Flashman on the March is, sadly, the last historical novel of the late George MacDonald Fraser's "Flashman Papers."
The character Harry Paget Flashman was based on the ruffian who bullied Tom Brown in Tom Brown's Schooldays, by Thomas Hughes (1857). Fortunately for Tom Brown, "Flashy's" reign of terror at Rugby School ended when he was expelled for drunkenness. In 1839 Flashman joined the British Army and ended up--against his will--in just about every conceivable conflict of the 19th Century.
Nearly everyone in Victorian Society believed Flashman to be a paragon of virtue and military prowess. But the reader knows better. Because Flashman is, by his own admission, a scoundrel of the first order.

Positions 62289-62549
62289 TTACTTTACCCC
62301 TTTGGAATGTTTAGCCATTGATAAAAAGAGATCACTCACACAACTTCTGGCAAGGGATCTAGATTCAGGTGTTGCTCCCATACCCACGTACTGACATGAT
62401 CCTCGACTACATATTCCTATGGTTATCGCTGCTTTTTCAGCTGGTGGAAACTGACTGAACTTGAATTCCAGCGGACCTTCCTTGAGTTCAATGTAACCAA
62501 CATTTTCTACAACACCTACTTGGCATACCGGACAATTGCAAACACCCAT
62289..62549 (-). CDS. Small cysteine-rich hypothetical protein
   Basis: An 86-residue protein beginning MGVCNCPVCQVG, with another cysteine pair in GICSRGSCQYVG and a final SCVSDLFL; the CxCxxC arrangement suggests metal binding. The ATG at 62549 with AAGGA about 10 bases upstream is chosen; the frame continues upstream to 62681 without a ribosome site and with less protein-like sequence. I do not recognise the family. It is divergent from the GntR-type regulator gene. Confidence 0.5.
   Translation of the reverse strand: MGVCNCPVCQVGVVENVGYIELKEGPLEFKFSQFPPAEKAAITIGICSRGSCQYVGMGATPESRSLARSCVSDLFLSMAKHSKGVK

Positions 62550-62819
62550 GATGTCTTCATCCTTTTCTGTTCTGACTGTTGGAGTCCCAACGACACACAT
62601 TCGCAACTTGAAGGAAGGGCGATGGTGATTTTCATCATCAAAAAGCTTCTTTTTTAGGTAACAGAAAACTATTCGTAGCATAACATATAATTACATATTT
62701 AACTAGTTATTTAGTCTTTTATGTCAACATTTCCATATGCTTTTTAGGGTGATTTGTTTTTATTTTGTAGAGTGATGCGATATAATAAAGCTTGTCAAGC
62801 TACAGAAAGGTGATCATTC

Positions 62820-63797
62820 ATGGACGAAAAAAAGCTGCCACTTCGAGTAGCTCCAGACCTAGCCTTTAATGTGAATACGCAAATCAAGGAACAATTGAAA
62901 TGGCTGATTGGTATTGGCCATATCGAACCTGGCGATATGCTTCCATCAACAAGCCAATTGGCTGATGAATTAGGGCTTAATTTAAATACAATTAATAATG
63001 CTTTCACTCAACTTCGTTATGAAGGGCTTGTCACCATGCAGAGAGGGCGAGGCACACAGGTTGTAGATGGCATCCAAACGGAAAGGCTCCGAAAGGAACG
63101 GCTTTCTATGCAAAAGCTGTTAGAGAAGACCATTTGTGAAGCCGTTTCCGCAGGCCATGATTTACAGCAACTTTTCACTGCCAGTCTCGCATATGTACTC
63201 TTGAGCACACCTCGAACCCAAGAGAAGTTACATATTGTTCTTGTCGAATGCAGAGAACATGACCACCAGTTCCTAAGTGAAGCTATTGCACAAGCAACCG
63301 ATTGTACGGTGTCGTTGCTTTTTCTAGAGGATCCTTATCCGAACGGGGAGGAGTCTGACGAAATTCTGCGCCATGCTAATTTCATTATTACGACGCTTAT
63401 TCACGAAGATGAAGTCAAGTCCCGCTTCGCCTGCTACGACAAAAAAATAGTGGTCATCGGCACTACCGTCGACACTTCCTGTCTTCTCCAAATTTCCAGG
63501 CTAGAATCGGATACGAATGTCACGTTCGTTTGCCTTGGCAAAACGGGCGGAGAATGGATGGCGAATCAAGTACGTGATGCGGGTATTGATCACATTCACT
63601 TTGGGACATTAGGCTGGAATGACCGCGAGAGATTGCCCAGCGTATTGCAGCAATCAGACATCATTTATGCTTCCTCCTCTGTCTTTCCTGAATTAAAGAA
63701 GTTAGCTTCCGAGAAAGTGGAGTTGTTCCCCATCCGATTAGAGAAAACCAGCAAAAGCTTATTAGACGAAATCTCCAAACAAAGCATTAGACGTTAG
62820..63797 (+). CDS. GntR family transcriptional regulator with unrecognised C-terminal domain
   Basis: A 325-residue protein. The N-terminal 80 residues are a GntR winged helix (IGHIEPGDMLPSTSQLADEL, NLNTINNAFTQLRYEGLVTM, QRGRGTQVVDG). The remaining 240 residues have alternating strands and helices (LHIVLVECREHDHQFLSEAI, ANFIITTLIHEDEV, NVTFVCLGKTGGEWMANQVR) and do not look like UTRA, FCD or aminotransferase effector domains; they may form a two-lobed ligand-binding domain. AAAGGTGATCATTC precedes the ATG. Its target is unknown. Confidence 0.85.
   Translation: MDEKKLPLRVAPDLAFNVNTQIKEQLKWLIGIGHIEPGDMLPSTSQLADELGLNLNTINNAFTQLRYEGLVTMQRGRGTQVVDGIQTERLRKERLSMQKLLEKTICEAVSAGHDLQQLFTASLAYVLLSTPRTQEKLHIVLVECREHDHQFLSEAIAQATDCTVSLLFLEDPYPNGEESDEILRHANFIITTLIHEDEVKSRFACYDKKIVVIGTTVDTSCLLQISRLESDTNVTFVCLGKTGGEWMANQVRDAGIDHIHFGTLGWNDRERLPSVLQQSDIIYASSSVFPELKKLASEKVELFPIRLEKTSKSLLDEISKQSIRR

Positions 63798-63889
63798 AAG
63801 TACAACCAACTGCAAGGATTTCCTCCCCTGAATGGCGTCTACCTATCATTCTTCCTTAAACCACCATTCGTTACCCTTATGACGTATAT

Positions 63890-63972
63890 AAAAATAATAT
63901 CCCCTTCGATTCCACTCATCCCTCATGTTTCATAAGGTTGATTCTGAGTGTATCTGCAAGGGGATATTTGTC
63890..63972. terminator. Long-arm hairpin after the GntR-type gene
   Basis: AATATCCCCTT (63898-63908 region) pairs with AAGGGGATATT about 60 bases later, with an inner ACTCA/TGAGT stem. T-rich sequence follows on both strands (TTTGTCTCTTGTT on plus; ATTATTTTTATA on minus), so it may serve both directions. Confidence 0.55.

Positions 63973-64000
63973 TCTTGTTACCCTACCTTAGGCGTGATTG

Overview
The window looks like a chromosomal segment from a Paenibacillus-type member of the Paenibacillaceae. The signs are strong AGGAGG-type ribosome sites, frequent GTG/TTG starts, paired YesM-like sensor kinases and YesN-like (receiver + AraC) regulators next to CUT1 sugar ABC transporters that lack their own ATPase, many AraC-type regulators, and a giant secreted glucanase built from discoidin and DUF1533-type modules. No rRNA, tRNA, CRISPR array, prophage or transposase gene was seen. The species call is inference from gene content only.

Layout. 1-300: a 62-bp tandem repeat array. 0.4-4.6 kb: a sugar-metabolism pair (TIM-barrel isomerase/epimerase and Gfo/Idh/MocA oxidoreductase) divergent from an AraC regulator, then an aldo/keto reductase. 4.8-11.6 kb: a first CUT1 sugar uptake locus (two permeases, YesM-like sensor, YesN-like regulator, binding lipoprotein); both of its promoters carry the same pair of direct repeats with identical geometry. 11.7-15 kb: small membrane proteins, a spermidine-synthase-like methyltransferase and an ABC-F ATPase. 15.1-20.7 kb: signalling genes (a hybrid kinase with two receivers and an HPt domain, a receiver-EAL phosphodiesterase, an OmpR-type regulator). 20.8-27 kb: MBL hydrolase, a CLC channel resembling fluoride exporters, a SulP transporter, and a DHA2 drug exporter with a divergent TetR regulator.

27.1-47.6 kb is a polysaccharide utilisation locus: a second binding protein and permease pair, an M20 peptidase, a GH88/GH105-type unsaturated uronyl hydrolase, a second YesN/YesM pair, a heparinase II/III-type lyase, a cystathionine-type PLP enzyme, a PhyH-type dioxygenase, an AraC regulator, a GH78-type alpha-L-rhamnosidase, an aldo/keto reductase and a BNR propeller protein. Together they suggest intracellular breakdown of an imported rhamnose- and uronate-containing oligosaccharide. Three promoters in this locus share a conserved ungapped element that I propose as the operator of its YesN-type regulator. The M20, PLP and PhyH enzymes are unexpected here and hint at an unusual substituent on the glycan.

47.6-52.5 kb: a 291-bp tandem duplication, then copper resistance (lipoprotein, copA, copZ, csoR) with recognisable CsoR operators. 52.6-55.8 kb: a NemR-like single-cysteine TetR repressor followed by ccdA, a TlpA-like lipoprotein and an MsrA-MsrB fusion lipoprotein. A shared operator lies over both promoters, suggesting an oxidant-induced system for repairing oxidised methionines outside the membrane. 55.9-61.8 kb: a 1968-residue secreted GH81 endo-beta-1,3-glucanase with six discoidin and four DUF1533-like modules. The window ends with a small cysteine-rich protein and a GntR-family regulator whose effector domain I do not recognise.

There are 12 Flashman books in the "Flashman Papers" and each one of them are some of the best historical novels ever written. They're presented as memoir packets supposedly written by Sir Harry Flashman himself between 1900 and 1915, with Fraser claiming to be the "editor."
Wikipedia does a credible job of compiling everything there is to know about the life & times of Sir Harry:
Normally I don't read books featuring anti-heroes as protagonists. However, these "memoirs" are written with a trace element of regret and are just plain, laugh-out-loud funny!
Despite the comedic slant, all the novels are meticulously researched. Each book is chock-full of footnotes and end notes. While this often disrupts the narrative of the story, the obscure facts Fraser managed to unearth make fascinating reading in and of themselves.
Here's a short bio of Flashman's creator: